- Museum number
- Object: Alecto and her train, at the gate of Pandaemonium:-or-The recruiting sarjeant enlisting John-Bull, into the Revolution Service.
Alecto, a fantastic hag (as in BMSat 7721), stands outside the Crown and Anchor tavern between a diminutive Sheridan (left), playing a fife, and Fox (right), a burly drummer, both wearing regimentals. She towers above them, holding a long pike surmounted by a cap of 'Liberty' and holding out to John Bull, a yokel (as in BMSat 8141), a handful of 'Assignats'. Hissing serpents form her hair and serpents suck at the pendent breasts which her ragged garments do not cover. She has webbed wings, and wears a French cocked hat with a tricolour cockade inscribed 'Liberty'. She says: "Come on my brave Lad, take this bounty-money, & enter into my Company of Gentlemen Volunteers enlisted in the cause of Liberty - I'll find you present pay and free quarters, & I'll lead you where you shall fill your knapsack with Plunder; - nay Man, never talk about your old Master the Farmer, I'll find you Hundreds of Masters as good as he; Zounds I'll make you one of the Masters of England yourself: - come on, I say, here's riches for you, - come on; the glorious 14th of July is approaching, when Monarchs are to be crush'd like maggots, & brave men like yourself are to be put in their places - here hold your hand, enter boldly in the cause of Freedom, & cry Huzza - Vive la Nation! Huzza". John Bull stands on the left, scratching his head with a puzzled grin; he wears a smock and very wrinkled gaiters; his hat and a pitchfork are in his left hand. He answers: "Wounds, Measter Sarjeant, an I should enter into your sarvice, what'll Varmer-George say to I, for leaving of 'en without warning? - and yet I is half in love with the sound of your drum; & wishes to leave off Ploughing & dunging, & wear one of your vine cockades, & be a French Gentleman; - & yet, dangs it, it goes against ones heart to leave the Varmer; - ah Varmer George has been a rare good Measter to I! - but, am I to have all them fine paper Moneys - but to leave my old Measter! Ah me! I dozes'nt know what to do, not I!"
Sheridan stands between Alecto and John Bull; from his fife issues a label inscribed:
''Tho' I am but a very silly Lad
Yet as Piping Men cannot be had,
For want of a better I may do,
To give you a tune with my too, too, too,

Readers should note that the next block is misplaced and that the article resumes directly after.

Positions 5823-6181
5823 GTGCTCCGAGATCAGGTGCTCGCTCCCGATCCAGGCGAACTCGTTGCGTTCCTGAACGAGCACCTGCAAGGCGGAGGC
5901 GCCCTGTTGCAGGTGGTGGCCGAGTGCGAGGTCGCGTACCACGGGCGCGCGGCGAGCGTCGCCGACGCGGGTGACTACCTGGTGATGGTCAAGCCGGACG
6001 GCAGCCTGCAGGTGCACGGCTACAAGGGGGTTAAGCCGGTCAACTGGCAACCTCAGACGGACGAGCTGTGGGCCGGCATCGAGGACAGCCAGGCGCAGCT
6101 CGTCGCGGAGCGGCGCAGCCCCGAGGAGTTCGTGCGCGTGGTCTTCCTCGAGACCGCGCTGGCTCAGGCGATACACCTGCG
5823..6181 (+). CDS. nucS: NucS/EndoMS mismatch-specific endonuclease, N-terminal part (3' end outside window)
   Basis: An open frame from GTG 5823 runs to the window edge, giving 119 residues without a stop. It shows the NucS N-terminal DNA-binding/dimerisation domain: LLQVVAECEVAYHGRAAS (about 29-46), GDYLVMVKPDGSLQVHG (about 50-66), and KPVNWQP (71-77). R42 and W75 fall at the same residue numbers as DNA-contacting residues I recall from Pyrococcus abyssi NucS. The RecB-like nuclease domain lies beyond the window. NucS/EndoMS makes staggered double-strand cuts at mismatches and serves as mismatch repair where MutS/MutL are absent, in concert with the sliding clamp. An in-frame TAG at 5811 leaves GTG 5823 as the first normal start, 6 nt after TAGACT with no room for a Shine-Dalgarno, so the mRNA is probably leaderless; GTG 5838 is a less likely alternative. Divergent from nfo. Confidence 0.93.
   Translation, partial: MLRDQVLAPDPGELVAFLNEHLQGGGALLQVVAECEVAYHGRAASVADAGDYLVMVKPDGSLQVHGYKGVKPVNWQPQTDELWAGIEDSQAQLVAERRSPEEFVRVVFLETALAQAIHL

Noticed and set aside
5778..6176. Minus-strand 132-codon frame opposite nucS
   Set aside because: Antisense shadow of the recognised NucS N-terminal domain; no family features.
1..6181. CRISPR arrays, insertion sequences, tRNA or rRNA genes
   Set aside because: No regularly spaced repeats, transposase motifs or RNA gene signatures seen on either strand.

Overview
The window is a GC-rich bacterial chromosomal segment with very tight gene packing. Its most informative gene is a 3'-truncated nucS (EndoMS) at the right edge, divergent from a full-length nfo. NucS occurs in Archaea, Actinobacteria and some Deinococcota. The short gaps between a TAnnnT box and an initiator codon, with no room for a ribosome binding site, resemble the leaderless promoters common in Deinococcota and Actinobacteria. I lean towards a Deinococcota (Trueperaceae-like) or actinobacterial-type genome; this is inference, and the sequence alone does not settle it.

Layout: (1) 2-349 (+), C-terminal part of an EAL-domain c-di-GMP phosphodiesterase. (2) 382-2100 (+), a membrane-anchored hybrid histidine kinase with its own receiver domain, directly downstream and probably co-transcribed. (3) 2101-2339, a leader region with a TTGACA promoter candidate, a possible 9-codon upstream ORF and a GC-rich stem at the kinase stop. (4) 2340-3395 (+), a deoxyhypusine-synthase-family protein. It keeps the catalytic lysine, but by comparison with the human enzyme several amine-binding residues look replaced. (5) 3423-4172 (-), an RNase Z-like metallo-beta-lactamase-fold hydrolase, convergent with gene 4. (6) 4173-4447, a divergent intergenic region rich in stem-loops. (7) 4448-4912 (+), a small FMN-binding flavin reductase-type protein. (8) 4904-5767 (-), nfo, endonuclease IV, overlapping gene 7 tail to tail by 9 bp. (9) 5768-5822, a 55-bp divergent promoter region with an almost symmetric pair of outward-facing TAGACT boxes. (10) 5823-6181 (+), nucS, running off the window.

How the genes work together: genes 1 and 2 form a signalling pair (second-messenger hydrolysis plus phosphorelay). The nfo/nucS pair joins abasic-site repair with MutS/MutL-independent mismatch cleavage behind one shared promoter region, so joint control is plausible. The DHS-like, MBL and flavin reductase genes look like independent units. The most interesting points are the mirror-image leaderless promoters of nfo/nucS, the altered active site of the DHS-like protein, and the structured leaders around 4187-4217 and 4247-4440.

my too-too too &c &c.'
Fox is much larger than Sheridan, both wear French Grenadier's caps. On his drum is the head of a Medusa (Discord) with snaky locks. He smiles, watching John Bull with a stare of eager calculation, saying:
"Then come, my Lad, our glory share,
Let your honest heart, British Valour crown,
At Freedom's call to our Standard repair,
And follow the beat of my tow, row, row -
my row, row, row - &c &c."
Behind him and on the extreme right. Stanhope runs off to the right, stooping as if to conceal himself; in his right hand is a letter: 'To Lord Stanhop[e] from W. Pitt.' He says: "Ah this damn'd threat'ning caution from my brother in law Billy, has put me into a terrible funk; - I must be off & leave the Black-Sarjeant to muster up recruits without me: - well if the recruits should grow riotous, & do any mischief I cannot be blamed: - thank Heav'n I have scratched my name out of his muster Book: but however it is best to be off, before the review - oh zounds! I'm in a terrible funk - a damn'd funk indeed."
The door of the Crown & Anchor Tavern is immediately behind Fox and Alecto. From it issue flames and smoke in which imps and demons are flying. 4 July 1791
- Production date
Height: 398 millimetres
Width: 453 millimetres
- Curator's comments
- (Description and comment from M.Dorothy George, 'Catalogue of Political and Personal Satires in the British Museum', VI, 1938)
A satire on the radicals who were admirers of the French Revolution and especially on the Revolution Society (founded to celebrate the English Revolution of 1688). Stanhope resigned his membership on 12 Aug., 1790, but lost none of his enthusiasm for the French Revolution; see G. Stanhope and G. P. Gooch, 'Life of Charles, third Earl Stanhope', 97 f. The dinners celebrating the anniversary of the taking of the Bastille ['The fourteenth of July being the Anniversary of the late glorious Revolution in France . . . the Friends of Liberty in England are invited to celebrate [it] . . . Tickets 7s 6d. each.' Press cutting from 'The Diary', 14 July 1791.] were held at the Crown and Anchor in the Strand. Neither Fox, Sheridan, nor Stanhope attended the dinner on 14 July 1791, their absence being not improbably due to this and similar prints and to the newspaper attacks on the forthcoming celebration; see Laprade, 'England and the French Revolution', 1909, 40-2. The landlord refused to allow the dinner of 4 Aug. 1791 to celebrate the second anniversary of the abolition of feudal privileges in France to be held at his tavern. For Stanhope and the Revolution Society see BMSats 7629, 7639, 7824, 7895. For the dinner see BMSats 7890, 7892. For Fox as a friend of the French Revolution cf. BMSat 8142, &c.
Grego, 'Gillray', 130. Wright and Evans, No. 56.
- Not on display
- Acquisition date
- Prints and Drawings
- Registration number